Frozen food research receives historical recognition

December 02, 2002

Research that significantly contributed to the high quality and widespread acceptance of frozen foods will be recognized in a special ceremony at the U.S. Department of Agriculture's Western Regional Research Center in Albany, Calif., on Dec. 11. The American Chemical Society, the world's largest scientific society, will designate the research -- known as time-temperature tolerance studies -- as a National Historic Chemical Landmark. The research was conducted at the Center between 1948-1965.

Attila Pavlath, Ph.D., immediate past-president of the Society, and a former researcher at the Center, will present a bronze plaque commemorating the studies to James Seiber, Ph.D., director of the Research Center. The American Chemical Society established the chemical landmarks program in 1992 to recognize seminal historic events in chemistry and increase awareness of the contributions of chemistry to society.

Concerned about the poor quality, color and flavor of frozen foods, manufacturers turned to the Department of Agriculture following the end of World War II for research assistance to investigate the problems. The project was assigned to the Western Regional Research Center where scientists were able to determine the optimum time and temperature at which foods could be frozen. The experiments, which came to be called time-temperature tolerance studies, were conducted on frozen fruits, juices, vegetables, poultry, beef, precooked foods and bakery products.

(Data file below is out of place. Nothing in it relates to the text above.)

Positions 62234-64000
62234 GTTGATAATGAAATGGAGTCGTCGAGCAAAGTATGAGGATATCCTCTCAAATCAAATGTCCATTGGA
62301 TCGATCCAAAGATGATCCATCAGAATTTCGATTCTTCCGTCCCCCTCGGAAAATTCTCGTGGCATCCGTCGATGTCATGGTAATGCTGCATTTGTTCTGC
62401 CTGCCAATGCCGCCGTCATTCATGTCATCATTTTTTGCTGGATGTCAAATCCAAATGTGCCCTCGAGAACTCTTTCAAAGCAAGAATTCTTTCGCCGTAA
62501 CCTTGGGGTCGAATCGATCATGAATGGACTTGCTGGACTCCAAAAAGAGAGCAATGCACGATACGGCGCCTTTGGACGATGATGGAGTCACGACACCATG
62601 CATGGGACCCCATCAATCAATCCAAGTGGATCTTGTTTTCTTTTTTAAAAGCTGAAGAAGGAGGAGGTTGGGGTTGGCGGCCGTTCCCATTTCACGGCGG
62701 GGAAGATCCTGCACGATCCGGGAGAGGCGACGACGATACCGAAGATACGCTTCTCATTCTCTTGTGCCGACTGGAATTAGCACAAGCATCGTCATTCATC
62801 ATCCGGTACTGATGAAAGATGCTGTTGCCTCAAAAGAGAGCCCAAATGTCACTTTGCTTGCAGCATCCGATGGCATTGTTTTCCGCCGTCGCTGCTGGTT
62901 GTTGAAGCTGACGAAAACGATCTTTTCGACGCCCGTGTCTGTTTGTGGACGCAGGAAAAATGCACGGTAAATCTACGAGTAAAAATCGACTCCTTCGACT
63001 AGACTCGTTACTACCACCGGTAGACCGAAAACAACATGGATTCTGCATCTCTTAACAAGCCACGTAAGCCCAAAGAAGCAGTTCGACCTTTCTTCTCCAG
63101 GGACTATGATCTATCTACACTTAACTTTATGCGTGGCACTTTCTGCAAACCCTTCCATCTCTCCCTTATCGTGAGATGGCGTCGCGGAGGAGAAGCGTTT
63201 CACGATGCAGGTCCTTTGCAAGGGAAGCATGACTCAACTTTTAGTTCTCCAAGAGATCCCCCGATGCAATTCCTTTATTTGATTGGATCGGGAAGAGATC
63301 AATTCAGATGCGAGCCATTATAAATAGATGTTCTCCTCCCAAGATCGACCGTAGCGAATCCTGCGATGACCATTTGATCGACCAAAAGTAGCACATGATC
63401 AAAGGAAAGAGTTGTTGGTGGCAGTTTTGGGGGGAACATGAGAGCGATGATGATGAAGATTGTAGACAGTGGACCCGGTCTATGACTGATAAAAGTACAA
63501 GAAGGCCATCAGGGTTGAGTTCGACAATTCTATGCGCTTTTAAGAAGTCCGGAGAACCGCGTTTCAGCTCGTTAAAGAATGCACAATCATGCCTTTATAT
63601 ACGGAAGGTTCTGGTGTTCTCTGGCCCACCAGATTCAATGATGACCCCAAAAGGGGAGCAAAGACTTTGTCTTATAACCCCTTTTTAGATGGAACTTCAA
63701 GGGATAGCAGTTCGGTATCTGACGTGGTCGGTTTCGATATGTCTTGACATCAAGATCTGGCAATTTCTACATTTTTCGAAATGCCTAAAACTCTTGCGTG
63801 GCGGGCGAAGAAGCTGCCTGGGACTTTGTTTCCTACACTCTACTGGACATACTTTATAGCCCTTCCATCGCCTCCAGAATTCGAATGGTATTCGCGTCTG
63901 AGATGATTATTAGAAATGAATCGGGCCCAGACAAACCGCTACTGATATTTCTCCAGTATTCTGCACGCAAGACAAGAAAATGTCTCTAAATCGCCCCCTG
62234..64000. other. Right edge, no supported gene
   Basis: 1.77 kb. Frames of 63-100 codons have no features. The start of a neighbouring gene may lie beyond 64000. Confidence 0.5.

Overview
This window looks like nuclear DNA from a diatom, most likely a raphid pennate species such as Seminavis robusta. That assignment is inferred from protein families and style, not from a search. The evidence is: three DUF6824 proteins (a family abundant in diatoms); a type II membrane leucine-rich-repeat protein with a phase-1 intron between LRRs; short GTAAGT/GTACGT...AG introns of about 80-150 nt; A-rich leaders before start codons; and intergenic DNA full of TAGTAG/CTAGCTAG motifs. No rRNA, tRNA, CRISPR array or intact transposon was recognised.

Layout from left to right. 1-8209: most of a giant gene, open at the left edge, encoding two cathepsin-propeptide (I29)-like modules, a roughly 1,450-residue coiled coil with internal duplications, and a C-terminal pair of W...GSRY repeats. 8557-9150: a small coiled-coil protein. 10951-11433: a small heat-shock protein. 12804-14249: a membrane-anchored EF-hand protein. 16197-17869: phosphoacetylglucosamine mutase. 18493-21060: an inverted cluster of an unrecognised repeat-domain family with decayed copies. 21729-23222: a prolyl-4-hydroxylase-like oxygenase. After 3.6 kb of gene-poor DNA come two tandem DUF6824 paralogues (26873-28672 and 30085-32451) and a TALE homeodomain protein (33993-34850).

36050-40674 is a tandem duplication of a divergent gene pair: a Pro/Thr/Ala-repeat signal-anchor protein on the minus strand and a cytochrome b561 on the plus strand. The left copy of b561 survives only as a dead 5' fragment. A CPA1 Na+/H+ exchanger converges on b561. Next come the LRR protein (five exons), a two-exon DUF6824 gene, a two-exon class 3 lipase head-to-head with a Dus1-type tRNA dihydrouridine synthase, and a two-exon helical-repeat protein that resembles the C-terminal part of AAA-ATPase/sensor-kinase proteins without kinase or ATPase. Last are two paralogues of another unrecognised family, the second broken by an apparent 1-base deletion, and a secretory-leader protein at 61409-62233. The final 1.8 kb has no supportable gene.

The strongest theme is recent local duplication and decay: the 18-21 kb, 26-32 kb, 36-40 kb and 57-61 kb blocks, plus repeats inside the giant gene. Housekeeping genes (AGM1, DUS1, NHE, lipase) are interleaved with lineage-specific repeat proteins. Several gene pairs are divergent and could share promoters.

The studies, which were the first systematic investigations into the quality problems then surrounding frozen food, uncovered chemical changes that frozen foods were undergoing as they made their way from the manufacturer to the consumer.

The scientists found that zero degrees Fahrenheit is the critical temperature for maintaining stability in most frozen foods.

The studies also revealed valuable information about the maximum time that frozen foods can be kept above zero degrees without deteriorating. Another major outcome of the research was the development of models that could be used to predict the stability and quality of a wide variety of frozen foods over time.

The freezing procedures, analytical techniques, and food handling and storage recommendations that came out of the research were instrumental in the enormous post-war success of the frozen-foods industry, with sales rising from $500 million to $68 billion between 1950-1999. The industry now has a work force of more than two million people.
-end-
Dr. James Seiber, Director, Western Regional Research Center of the U.S. Department of Agriculture, Agricultural Research Service

American Chemical Society

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